Wednesday, 21 January 2009

Mending broken window theory What's the effect of a disordered physical environment on children's behaviour and exam results? Here's a Guardian article by Jessica Shepherd on recent (apparently qualitative) research suggesting that boarded-up houses and shops, and littered scruffy pathways aren't exactly going to inspire young people to pro-social behaviour. Indeed. So has the death of broken window theory been exaggerated? The Harcourt and Ludwig (2006) research discrediting the original theory may tell us that physical signs of disorder do not predict neighbourhood crime; but what they do predict is more physical disorder. And on what grounds is it deemed acceptable that people should be expected to live in such an environment? Where broken windows are not being repaired and other maintenance is not being carried out, residents (yes, that includes schoolchildren) are being subjected to disrespect on the part of the services established and funded to maintain order. From work I've done on estates in the past I'm sure that local people often sense the danger of a tipping point of disorder, although they might not articulate it in terms of 'broken window theory' or collective efficacy or whatever. And schools are, or should be, an integrated rather than separate part of their localities ('community' if you like). As the researchers point out: 'throughout government policy, schools are presented as though they exist in isolation from the surrounding area.' Too many schools resemble fortresses or prisons, and I guess this research could help begin the reversal of that trend. Previously: A crisis of community presence It's curtains for broken window theory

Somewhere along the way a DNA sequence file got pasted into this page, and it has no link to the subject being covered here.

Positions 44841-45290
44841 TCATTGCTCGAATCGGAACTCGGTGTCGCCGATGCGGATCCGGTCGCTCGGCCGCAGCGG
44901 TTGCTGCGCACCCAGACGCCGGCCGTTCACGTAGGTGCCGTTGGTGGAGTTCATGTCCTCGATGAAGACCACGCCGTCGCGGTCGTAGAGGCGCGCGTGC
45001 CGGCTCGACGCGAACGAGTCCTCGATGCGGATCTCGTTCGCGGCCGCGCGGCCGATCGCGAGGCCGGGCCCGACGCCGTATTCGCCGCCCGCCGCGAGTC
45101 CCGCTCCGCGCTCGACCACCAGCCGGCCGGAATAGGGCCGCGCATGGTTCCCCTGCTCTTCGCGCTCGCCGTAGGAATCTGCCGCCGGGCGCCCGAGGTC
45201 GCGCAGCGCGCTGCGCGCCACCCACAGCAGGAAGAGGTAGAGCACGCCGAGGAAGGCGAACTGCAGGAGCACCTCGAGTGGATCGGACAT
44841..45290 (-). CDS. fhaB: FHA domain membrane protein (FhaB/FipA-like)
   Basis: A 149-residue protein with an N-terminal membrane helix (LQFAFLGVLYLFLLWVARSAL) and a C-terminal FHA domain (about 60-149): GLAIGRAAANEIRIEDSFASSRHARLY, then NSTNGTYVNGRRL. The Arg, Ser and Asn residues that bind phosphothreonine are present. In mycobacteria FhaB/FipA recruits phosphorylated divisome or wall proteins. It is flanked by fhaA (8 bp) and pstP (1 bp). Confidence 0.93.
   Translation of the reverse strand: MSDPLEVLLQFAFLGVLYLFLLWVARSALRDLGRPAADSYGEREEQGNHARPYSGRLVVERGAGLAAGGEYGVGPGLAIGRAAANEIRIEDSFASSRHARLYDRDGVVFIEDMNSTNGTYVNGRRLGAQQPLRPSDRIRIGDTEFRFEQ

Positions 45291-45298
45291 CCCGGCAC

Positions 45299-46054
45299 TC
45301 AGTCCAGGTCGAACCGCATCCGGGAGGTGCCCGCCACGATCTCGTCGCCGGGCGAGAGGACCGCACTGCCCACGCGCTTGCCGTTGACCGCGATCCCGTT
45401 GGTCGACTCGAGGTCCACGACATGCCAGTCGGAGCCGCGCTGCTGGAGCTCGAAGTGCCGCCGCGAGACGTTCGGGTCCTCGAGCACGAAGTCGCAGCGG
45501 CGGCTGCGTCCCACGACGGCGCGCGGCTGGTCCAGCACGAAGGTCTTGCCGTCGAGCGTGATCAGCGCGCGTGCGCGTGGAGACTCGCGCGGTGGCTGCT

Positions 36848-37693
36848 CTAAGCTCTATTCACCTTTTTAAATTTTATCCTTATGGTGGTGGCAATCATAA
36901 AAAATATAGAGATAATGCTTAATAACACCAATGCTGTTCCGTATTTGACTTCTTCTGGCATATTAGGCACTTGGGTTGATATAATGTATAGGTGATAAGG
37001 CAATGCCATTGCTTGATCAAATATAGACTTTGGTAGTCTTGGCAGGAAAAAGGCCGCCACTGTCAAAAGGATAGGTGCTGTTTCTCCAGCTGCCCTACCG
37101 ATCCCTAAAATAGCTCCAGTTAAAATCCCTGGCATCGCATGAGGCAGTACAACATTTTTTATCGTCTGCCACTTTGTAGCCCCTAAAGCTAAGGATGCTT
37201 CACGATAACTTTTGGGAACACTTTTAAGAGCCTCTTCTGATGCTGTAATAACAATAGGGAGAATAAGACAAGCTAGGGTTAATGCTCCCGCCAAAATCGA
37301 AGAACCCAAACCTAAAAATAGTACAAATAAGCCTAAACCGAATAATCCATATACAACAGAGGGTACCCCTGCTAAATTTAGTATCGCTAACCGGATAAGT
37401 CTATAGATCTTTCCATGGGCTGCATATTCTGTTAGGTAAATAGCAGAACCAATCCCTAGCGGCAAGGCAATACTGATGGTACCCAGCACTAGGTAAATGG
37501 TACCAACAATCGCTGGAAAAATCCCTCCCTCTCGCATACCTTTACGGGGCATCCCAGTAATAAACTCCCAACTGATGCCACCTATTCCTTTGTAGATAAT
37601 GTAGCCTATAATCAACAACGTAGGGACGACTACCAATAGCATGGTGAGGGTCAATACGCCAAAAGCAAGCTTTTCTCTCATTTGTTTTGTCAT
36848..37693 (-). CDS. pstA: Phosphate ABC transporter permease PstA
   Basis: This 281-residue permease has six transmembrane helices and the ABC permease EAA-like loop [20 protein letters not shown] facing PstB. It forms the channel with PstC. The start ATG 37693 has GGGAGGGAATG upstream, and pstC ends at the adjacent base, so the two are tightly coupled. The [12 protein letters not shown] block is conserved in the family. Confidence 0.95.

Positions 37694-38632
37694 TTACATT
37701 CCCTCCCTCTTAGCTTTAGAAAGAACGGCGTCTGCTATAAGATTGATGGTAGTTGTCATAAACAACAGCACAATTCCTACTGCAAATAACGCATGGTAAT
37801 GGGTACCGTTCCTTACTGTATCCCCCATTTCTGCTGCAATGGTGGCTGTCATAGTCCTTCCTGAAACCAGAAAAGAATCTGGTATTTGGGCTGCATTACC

On superficial neighbourhood relations From time to time I argue that 'shallow' informal interactions, such as simple gestures of recognition at neighbourhood level, are more significant in terms of social capital than is generally recognised. I raised this recently in relation to the CLG guidance on 'meaningful social interaction,' which argues that for social interaction to be 'meaningful' it needs to go beyond a superficial level and to be sustained. My view is that yes it makes a difference if it's sustained, but 'superficial' does not mean trivial. Superficial is good. Now I'm just catching up with a paper in BMJ last month about happiness and social networks, which got quite a bit of publicity for its finding that happiness is 'contagious'. The researchers looked at 20 years of data from the Framingham heart study in Massachussetts and found that: People’s happiness depends on the happiness of others with whom they are connected. This includes close neighbours, but apparently next door neighbours have a much stronger influence than neighbours who live a few doors down in the same neighbourhood. The researchers observe: the strong influence of neighbours suggests that the spread of happiness might depend more on frequent social contact than deep social connections. So let's take that as a tentative endorsement. More evidence needed of course. And behind all this are the challenges of defining (without solidfying) what we're talking about. A few weeks ago I was questioning some of the assumptions about definitions of 'belonging' in the methodologically-creaky Changing UK research, and perhaps there are comparable dangers in assumptions about 'happiness'. One commentator on the BMJ paper observes: Happiness research that attempts to find generalisations about happiness... will not challenge inherent assumptions about what makes people happy, what is happiness, and who is happy in society or indeed, as Anthony Storr suggests, who is 'happy alone!'

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